Vanessa Chan is the Vice President for Asia Pacific Business Development, IGT. In this role, she is responsible for building new businesses for IGT within the Asia Pacific region.
How do you balance between work and your personal life?
First, I try to understand and make room for my priorities, then I focus on finding balance and space. Remember, your career is only part of your life. You can achieve balance by building a life that’s much larger than your career. And it’s important to recognize that you might not find it overnight — it takes a lot of trial and error.
Yoga, running, and meditation are an important part of my life. Being in touch with nature and the world outside of my business network is the way I find my balance.
Why is gender diversity important to you?
We can’t maximize our potential as humans until we can truly see everyone as equal, and treat them as such. Discrimination puts an artificial cap on what we can achieve as individuals and as a whole. In my view, having diverse representation across all sphere – including life and career – will ensure that we are truly optimizing human achievement.
What do you think are the challenges for females working in a male dominant industry?
One of the more prominent challenges that I have witnessed is the expectation for women to work harder to fill the gender gap in compensation and promotions. We are often expected to do things better than our male peers just to get the same opportunities, which sometimes don’t materialize. Nowadays, with the help of data, we know that things like gender pay gap exist, so companies can work to address these issues.
Stereotypes can also be an issue in industries that are less diverse. Assumptions are made based on external factors, which oftentimes put people in boxes that unfairly define them and limit their career opportunities. When you’re in the minority, whether it is in terms of gender, race, or other traits, it’s human nature to feel like you have to bend over backward to try to fit in whenever you are outnumbered. This can range from communication styles to team activities and conversational topics, which can at times be quite lonely and uncomfortable. That said, I do believe it is improving and the good experiences far outweigh the bad.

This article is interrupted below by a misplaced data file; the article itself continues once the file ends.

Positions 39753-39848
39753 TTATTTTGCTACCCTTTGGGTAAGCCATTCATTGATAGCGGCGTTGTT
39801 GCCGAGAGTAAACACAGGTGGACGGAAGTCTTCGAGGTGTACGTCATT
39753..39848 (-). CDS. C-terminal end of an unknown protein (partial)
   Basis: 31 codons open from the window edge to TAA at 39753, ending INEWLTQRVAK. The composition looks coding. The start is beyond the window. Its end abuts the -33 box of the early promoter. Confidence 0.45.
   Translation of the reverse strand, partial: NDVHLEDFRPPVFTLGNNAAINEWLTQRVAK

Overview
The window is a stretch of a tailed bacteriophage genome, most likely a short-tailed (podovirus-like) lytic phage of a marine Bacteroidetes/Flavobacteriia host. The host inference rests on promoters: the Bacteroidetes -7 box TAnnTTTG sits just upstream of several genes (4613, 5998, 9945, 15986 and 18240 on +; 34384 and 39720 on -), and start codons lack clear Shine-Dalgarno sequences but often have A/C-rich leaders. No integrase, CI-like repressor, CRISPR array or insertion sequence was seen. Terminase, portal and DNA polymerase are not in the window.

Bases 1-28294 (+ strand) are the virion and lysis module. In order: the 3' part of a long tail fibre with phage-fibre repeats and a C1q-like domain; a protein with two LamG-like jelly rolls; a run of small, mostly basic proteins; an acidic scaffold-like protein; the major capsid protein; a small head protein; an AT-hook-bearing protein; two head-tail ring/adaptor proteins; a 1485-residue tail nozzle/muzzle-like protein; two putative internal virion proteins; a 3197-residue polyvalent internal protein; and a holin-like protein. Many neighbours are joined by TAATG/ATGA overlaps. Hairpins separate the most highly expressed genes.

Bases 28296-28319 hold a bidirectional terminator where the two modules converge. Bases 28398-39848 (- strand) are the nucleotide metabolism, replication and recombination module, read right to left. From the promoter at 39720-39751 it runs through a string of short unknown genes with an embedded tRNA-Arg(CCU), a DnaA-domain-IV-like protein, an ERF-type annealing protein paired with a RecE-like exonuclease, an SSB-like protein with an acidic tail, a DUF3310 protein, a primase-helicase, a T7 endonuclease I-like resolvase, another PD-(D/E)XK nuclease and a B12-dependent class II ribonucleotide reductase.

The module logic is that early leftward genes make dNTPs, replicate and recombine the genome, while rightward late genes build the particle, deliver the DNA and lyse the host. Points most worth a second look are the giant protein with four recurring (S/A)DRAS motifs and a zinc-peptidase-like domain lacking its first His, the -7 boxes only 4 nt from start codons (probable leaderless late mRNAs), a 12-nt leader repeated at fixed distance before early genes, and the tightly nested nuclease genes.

Can you share with us some of the initiatives that your current company/previous companies had done to address gender diversity?
At IGT, we are working together to build an even more diverse and inclusive company that anticipates and meets the needs of the ever-changing demographics of the communities that we serve. Embracing and anticipating change provides us with an opportunity to build and support a workforce that reflects those global shifts.
In early 2017, IGT took the important step of launching the Executive Diversity and Inclusion Council, which works on our global strategic plan for diversity and inclusion. We also hired Kim Lee as our first ever Vice President, Diversity and Inclusion, with the responsibility to ensure the successful implementation of the strategic plan. In year one, we focused on developing awareness and language, and have grown from there to address prioritized gaps, implement policy and procedure recommendations, launch employee business resource networks, and increase measurements against benchmarks.
What is your advice to leaders who want to create a more diverse culture?
As a leader, you need to be the first one to demonstrate and encourage empathy and kindness, so we can all feel comfortable showing our true selves. You need to welcome displays of vulnerability, including your own.
At the corporate level, you need to walk the talk by creating programs and education to help employees take the leap. Behaviours such as labelling and showing bias can be extinguished more effectively with support and professional development.
If you could go back to the beginning of your career, what advice would you give yourself?
I’d tell myself to be authentic — don’t let others tell you who you should be. Stay true to the values and styles that resonate with you.
I’d also tell myself to make room for life to surprise me. There was a time when my younger, overachiever self would overstuff my calendar so I would feel that I was making progress on my career every single day. In hindsight, I didn’t give myself enough breathing room to reflect and learn from my experiences. And I’ve come to realise that some of the best ideas and insights come when you’re not solely focused on work.
The same theory applies to career planning. You don’t have to micromanage everything. Sometimes you don’t know what will be around the corner. Trust your gut. Even if you need to take a little detour, it’s okay — enjoy it. Who knows what you can find in the rose garden?